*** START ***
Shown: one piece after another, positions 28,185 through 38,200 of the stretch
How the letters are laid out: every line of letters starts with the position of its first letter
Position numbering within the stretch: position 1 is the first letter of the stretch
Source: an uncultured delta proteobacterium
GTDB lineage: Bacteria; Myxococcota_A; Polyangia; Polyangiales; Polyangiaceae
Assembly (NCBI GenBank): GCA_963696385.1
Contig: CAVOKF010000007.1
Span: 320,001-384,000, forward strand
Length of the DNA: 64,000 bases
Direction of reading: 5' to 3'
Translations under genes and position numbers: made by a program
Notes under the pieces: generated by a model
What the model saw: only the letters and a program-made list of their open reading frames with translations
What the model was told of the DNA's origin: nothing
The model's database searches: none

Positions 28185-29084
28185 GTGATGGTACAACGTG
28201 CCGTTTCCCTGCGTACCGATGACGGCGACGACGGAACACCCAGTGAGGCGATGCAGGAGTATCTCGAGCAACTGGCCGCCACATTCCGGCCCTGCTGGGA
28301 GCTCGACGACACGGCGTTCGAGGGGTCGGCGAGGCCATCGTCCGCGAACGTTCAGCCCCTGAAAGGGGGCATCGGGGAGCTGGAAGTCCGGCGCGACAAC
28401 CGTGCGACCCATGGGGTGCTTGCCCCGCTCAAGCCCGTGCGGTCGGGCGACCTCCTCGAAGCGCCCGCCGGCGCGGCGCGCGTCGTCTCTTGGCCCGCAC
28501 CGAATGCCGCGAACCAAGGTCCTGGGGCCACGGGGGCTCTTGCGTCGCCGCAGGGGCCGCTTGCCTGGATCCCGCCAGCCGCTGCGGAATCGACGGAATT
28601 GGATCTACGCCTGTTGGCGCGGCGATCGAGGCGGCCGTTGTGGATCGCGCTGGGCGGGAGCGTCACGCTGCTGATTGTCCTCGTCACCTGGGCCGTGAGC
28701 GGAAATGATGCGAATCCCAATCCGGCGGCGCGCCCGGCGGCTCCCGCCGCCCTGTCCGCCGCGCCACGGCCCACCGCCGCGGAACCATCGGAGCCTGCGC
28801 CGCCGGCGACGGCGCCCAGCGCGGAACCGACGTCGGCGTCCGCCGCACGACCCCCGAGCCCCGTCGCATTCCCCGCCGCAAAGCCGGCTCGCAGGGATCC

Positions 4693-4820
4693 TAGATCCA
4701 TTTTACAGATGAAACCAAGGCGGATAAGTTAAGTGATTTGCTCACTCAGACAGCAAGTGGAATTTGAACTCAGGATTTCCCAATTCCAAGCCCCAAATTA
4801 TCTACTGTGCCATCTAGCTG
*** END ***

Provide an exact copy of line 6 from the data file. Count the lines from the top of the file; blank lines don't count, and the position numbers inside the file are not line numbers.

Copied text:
Assembly (NCBI GenBank): GCA_963696385.1